unlovable - even to his own children.
Sixty three wynds of hay were piked into the barn that day and even Richie
Gleeson was impressed enough to call it a great days work. As I was leaving
to go home with the other workmen, Richie called me back and told the
other men to go on and he would see them tomorrow.
"Connie tells me you are a powerful worker." I don't know which surprised
me more. The fact that Richie Gleeson actually admitted this to me, or that
Richie Gleeson was capable of accepting the opinion of a farmhand that
worked for him.
"Hard work never killed any man." I smiled.
"Well, if you weren't here today Donal, I know all too well, I wouldn't have
forty wynds of hay in that barn there right now. Come inside for a sup of
tae."
I almost swallowed my tongue in utter disbelief. He walked on ahead of me
and as I followed him, I tried desperately to humanize him and knowing
that Catherine was somewhere there inside the house, I searched extra hard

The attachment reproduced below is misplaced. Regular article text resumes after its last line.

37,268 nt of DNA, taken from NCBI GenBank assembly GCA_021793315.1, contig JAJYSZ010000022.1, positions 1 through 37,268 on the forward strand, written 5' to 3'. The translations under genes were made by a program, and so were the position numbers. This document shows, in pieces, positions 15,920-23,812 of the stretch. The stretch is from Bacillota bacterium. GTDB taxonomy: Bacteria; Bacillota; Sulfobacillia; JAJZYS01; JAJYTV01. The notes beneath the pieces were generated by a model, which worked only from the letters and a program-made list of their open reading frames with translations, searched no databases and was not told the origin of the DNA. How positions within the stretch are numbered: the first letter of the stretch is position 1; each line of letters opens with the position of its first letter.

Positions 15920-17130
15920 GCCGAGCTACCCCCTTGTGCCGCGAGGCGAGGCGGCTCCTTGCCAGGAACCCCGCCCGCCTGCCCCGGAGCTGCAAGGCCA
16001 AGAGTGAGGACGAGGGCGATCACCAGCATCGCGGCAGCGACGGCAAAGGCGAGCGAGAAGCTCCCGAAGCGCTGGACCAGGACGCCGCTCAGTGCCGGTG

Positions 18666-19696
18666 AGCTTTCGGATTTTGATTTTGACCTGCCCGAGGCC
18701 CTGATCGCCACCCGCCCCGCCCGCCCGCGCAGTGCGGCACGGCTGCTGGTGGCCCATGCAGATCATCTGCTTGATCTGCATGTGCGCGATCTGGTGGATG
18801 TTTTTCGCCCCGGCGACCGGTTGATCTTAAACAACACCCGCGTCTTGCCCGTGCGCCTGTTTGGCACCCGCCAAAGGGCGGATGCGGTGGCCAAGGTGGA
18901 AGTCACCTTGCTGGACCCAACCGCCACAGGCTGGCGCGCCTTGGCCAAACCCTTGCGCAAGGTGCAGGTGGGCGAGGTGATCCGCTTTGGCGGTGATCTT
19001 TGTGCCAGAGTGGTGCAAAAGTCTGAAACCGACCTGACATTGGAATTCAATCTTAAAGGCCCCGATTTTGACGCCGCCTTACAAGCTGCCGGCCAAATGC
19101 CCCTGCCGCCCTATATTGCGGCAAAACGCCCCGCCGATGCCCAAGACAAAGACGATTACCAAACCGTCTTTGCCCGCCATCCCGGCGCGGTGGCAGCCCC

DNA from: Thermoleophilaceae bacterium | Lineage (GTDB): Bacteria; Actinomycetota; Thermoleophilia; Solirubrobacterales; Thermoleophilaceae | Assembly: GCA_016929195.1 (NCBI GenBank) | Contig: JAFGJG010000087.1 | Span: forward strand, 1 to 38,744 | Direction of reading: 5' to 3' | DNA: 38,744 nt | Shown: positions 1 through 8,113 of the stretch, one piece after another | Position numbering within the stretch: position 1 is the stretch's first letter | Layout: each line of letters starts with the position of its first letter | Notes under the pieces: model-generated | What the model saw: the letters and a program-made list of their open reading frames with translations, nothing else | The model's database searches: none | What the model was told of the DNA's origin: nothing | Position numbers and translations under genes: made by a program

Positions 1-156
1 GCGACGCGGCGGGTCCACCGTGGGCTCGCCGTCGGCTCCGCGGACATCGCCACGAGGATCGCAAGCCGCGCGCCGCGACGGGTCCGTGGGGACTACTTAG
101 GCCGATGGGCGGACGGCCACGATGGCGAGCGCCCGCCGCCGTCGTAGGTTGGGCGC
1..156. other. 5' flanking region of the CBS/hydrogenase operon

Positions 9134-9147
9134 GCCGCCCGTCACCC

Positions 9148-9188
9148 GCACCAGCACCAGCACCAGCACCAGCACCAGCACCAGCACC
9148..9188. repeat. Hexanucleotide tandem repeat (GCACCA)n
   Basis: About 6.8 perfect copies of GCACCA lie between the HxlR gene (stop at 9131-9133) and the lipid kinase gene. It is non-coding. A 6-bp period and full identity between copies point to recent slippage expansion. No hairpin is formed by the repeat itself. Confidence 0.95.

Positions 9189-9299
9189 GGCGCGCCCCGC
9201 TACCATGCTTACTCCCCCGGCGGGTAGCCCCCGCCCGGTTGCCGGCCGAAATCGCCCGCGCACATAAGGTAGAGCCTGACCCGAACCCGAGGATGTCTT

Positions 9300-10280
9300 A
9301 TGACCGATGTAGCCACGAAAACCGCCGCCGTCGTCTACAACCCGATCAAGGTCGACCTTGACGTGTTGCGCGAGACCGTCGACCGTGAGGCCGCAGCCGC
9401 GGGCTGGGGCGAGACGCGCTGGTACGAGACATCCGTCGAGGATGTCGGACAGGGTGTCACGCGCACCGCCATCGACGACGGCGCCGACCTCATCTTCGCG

inside myself for something that would drive a lifetime of hate out of me
and replace it with an acceptance of nothing else but sincere forgiveness -
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at least for Catherine's sake, if not for anything else.
My mind had been on nothing else but for Catherine all that afternoon.
Since the men came back from lunch and Catherine hearing them with their
filled bellies and their jovial outbursts of mock laughter traipsing across the
yard, she told me that she would see me later and she left and went back
inside the house. Connie had asked me why I hadn't gone in for lunch and
when I tried to convince him with a lie and told him that I wasn't hungry,
he smiled at me and quietly warned me, to watch out for Richie.
I don't know if it was me, wanting the house to smell of Catherine but her
scent was everywhere again and I walked in through it, inhaling it deep
inside me. Richie led me to the kitchen table and him taking one end of it,
he pointed for me to sit opposite him. Catherine came and she poured out
tea for us. There was another air of self-confidence about her that brought
me to admire her all the more and even with Richie sitting right there
across from me, I was possessed with an unbelievable urge to get up from
the table and sweep her up into my arms and kiss her with the full right of a
husband coming home to his loving wife after a hard day's work.
There are two windows in the kitchen and both of them are on opposite
ends of the same wall. On each window sill, sits three geranium pots.One